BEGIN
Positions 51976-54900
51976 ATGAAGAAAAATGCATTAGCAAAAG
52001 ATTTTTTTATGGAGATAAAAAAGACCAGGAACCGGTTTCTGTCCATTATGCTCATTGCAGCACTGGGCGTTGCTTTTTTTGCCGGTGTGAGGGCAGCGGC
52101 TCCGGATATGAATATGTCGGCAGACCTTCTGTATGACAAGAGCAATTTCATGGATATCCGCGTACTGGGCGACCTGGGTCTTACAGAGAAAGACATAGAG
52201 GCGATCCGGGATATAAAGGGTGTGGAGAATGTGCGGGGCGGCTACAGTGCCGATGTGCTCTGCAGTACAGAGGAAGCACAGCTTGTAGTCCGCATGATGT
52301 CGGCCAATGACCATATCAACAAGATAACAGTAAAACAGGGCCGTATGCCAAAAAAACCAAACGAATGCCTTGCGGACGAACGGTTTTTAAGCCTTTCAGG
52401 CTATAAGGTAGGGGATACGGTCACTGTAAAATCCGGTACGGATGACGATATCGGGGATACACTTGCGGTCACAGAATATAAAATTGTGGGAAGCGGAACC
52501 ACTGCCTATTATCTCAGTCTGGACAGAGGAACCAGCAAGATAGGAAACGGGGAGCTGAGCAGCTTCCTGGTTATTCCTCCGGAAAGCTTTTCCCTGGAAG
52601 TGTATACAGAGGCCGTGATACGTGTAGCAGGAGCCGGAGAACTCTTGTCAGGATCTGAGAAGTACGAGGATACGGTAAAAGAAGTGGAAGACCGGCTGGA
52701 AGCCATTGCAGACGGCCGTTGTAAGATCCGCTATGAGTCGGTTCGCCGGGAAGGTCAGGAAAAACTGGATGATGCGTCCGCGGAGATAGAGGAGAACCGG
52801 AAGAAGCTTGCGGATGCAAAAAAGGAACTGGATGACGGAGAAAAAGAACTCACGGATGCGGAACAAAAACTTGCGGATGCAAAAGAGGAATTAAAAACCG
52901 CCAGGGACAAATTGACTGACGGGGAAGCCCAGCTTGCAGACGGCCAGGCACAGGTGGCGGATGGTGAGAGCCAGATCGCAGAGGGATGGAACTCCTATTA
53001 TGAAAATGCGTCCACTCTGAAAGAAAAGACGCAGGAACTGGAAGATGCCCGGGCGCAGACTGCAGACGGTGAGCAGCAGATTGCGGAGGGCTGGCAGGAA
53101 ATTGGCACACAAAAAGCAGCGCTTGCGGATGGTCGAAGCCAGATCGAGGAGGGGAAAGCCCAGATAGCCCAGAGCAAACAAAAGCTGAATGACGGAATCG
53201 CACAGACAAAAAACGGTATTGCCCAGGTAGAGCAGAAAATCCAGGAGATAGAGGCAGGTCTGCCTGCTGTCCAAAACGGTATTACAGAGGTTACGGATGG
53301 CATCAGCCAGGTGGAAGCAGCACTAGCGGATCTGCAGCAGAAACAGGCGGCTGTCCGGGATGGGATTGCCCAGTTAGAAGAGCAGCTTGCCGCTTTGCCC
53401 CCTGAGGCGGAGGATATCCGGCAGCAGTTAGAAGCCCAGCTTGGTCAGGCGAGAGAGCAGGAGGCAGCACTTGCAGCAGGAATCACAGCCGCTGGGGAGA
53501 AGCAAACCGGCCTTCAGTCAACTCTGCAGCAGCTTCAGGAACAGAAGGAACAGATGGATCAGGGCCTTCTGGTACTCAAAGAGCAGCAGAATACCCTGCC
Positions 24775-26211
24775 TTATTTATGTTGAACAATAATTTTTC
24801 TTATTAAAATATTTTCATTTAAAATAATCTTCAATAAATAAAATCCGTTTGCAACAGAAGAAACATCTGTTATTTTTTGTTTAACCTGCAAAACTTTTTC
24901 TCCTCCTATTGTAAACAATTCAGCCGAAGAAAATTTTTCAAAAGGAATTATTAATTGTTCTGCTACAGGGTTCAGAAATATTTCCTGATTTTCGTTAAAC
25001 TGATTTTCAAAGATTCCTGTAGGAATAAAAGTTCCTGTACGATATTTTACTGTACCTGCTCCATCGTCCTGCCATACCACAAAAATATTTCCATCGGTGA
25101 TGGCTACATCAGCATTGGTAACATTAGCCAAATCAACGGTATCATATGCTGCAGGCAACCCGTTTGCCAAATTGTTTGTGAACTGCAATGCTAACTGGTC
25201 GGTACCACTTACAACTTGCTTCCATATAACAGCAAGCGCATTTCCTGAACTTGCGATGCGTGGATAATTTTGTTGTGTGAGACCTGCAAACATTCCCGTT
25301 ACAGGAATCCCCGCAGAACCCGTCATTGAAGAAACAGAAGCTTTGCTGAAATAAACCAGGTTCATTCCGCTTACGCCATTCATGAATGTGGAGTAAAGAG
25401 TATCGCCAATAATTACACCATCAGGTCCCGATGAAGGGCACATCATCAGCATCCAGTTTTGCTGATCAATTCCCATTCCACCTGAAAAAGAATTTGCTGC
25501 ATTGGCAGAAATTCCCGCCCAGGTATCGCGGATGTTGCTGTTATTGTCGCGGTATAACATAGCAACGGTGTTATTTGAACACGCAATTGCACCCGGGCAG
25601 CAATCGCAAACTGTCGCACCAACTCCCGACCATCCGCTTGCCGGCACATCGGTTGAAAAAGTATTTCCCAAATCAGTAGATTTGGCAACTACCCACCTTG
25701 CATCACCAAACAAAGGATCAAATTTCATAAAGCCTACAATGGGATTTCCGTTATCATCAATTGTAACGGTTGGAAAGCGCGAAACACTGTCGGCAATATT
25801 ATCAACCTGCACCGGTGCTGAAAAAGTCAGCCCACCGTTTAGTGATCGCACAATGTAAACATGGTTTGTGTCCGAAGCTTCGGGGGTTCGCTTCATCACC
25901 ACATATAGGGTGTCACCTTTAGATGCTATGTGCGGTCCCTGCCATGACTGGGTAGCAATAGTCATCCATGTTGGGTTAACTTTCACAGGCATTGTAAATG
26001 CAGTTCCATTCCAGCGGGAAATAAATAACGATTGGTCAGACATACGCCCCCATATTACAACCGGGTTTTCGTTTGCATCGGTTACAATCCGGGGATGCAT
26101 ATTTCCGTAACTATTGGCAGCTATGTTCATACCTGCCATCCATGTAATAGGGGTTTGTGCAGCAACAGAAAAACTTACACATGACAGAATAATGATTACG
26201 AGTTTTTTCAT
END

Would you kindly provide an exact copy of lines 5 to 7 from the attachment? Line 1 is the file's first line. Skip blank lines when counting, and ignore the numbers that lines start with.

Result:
52201 GCGATCCGGGATATAAAGGGTGTGGAGAATGTGCGGGGCGGCTACAGTGCCGATGTGCTCTGCAGTACAGAGGAAGCACAGCTTGTAGTCCGCATGATGT
52301 CGGCCAATGACCATATCAACAAGATAACAGTAAAACAGGGCCGTATGCCAAAAAAACCAAACGAATGCCTTGCGGACGAACGGTTTTTAAGCCTTTCAGG
52401 CTATAAGGTAGGGGATACGGTCACTGTAAAATCCGGTACGGATGACGATATCGGGGATACACTTGCGGTCACAGAATATAAAATTGTGGGAAGCGGAACC